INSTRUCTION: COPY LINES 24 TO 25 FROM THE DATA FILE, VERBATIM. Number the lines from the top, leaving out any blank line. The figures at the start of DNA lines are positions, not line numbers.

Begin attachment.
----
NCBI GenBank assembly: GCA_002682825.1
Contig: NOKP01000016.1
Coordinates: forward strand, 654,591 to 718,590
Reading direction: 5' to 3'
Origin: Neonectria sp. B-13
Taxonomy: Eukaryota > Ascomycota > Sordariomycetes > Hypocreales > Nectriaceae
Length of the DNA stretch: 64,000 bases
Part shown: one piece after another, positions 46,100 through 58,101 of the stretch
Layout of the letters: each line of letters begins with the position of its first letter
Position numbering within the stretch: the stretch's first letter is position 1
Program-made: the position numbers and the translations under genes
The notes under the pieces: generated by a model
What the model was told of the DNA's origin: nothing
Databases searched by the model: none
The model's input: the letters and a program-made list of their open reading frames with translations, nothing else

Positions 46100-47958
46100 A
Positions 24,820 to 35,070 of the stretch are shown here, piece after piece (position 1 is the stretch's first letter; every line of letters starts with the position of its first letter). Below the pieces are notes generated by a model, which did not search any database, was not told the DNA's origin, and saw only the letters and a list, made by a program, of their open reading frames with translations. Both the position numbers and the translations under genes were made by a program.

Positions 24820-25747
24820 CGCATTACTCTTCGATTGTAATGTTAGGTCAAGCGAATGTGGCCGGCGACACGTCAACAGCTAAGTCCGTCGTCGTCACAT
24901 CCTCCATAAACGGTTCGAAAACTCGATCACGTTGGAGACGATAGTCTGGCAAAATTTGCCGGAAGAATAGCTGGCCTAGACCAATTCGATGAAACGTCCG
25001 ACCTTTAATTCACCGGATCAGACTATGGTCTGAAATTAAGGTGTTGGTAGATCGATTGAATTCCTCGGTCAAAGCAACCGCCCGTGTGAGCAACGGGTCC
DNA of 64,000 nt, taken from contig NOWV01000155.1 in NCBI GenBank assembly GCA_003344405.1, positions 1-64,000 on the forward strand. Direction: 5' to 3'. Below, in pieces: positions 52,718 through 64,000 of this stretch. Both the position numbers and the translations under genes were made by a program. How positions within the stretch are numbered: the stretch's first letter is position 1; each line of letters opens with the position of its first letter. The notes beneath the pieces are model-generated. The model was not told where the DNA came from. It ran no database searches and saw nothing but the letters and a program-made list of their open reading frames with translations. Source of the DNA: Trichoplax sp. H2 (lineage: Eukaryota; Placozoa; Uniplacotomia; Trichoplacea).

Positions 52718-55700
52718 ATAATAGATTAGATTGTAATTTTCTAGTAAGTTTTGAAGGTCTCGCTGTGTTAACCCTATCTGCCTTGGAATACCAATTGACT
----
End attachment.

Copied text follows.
Positions 52718-55700
52718 ATAATAGATTAGATTGTAATTTTCTAGTAAGTTTTGAAGGTCTCGCTGTGTTAACCCTATCTGCCTTGGAATACCAATTGACT